Adding another cavy

One Guinea Pig or Two?

Make it two! Guinea pigs are extremely social, herd animals and thrive in the company of another pig. A human can't take the place of a guinea pig companion. 

Steps to bonding guinea pigs; 

1. When bringing a new guinea pig into your home, you should quarantine them for a least a week. This will allow you to make sure that neither of the piggies have any illnesses that they could pass onto the other and the new family member will be able to get used to the smells of the home. During this time, you can also begin to bond with your new piggy one on one.


2. This is probably the most important thing to remember: not every guinea pig pair will get along! One of my guinea pigs, FuzzyWuzzy, has been un-pair-able thus far. He does, however, enjoy being grid-mates with Nanners. He and Nanners are in a large C&C cage with two grids diving them. They are able to smell each other and interact while still having their own space, which is a common solution for owners who have piggies that are not compatible. You NEVER want to have a guinea pig isolated from other piggies!


3. When ready to start bonding - Lay down new blankets/fleece in a neutral part of the house. I like to use the bathroom because there are no other animal odors in there. Everything you use during this introduction phase should be cleaned or new. This is because you do want to use items that one of the guinea pigs has marked as their own already. A neutral, level playing field is key to success.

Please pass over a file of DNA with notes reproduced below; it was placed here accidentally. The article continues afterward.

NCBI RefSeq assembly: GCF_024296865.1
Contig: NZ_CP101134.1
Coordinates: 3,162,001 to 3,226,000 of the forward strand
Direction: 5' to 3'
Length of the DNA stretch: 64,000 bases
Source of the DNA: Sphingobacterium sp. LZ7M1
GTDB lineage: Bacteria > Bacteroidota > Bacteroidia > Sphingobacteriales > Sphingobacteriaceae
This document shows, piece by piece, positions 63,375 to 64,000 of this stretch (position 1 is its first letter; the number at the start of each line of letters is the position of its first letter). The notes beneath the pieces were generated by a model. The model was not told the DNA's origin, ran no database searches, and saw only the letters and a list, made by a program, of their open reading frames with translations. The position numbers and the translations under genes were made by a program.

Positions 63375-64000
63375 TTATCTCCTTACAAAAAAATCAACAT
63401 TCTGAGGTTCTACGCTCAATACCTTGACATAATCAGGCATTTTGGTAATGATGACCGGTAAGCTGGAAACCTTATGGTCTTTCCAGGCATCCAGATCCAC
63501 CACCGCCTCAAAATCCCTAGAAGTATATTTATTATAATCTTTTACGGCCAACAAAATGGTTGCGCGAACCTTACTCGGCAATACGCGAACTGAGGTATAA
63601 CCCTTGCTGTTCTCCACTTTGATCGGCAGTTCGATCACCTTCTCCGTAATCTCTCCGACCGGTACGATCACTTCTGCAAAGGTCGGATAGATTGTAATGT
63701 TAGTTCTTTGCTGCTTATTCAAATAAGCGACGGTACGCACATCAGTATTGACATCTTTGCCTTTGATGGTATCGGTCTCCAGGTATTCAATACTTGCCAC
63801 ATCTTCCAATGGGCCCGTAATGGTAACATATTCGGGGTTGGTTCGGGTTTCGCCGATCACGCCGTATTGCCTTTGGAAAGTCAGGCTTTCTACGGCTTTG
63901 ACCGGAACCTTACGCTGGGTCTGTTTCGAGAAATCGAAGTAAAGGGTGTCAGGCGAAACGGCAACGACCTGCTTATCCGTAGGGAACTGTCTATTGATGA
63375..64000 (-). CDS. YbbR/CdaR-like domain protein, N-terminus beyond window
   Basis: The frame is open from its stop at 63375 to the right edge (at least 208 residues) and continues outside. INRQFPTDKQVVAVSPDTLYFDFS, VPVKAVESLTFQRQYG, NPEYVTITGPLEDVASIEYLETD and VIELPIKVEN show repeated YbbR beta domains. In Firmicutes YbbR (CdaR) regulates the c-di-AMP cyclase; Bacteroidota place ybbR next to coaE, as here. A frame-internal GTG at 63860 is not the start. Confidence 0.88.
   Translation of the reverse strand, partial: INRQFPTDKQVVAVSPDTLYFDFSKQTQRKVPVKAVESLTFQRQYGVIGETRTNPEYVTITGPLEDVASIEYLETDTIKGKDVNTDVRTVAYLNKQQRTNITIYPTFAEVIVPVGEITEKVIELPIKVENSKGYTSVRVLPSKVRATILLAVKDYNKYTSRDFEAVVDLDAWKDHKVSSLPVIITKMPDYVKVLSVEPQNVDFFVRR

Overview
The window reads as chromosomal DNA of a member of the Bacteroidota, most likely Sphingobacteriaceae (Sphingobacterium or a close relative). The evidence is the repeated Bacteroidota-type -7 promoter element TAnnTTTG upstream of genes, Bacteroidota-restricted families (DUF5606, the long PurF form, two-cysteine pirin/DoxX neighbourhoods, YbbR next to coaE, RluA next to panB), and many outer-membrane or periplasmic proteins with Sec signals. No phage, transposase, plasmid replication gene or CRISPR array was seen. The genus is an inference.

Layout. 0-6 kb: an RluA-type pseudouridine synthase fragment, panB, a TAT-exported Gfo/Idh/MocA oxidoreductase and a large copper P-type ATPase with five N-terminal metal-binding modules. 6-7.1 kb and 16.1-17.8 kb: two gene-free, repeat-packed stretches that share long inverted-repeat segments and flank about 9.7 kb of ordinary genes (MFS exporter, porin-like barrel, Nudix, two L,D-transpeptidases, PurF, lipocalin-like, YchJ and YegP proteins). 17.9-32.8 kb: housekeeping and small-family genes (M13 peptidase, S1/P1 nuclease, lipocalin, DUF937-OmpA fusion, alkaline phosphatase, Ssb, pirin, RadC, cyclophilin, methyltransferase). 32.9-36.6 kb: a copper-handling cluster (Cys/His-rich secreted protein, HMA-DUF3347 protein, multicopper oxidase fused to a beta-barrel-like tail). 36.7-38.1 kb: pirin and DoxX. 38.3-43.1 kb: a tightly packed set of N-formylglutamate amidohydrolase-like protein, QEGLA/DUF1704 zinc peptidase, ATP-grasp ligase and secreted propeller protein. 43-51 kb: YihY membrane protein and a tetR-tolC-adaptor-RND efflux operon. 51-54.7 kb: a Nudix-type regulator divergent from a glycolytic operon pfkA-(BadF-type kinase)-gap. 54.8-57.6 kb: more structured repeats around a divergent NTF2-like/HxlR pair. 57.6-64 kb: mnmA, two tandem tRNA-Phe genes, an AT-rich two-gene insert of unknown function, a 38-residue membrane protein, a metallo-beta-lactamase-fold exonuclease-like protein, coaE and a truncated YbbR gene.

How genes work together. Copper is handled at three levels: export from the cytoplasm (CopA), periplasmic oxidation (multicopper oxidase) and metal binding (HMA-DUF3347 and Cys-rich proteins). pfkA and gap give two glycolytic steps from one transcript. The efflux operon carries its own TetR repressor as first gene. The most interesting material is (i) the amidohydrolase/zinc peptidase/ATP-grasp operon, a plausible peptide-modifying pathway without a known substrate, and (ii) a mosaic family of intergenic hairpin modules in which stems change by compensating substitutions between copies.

4.  Make sure there are several shelters, water bottles, hay, and plates of fresh veggies and maybe some fruit nearby. The reason you want several is because you don’t want them fighting over places to lay, food to eat or water to drink.


5. Place the guinea pigs in the NEUTRAL area together. You want to make sure that you have dry fluffy towels near by to toss over the piggies and break them up should a fight occur. NEVER stick your bare hands between fighting guinea pigs!


6. Continue this bonding method many times over the period of a few days/weeks. Some piggies take longer than others to bond - just like humans! 48 hours is key. In my experience I have tended to find that it takes about 48 hours to truly determine whether or not the guinea pigs will be a good match or not. Just make sure you keep your eye on them for a few days after bonding, especially after you have returned them to a clean permanent cage.

Finally, here are some other things you should know when bonding piggies:


1.  Mounting, rumble strutting and nipping are perfectly normal at first. The piggies are trying to figure out which one will be the dominant one. Now, should they start biting each other and blood is starting to appear, this is a sign that they are not going to be a good fit. I have heard of people being able to successfully bond guinea pigs after a nasty fight, this has never happened for me though. I tend to find that once two guinea pigs have had a huge fight (where there is blood involved), they usually will never pair together.


2. Once they have eaten and fallen asleep, waking up to another guinea pig in the cage with them is one of the determining factors in bonding, and the time where you want to have a towel ready for sure.


Please contact our rescue if you have any questions or concerns. 

Bigfoot's Guinea Pig Rescue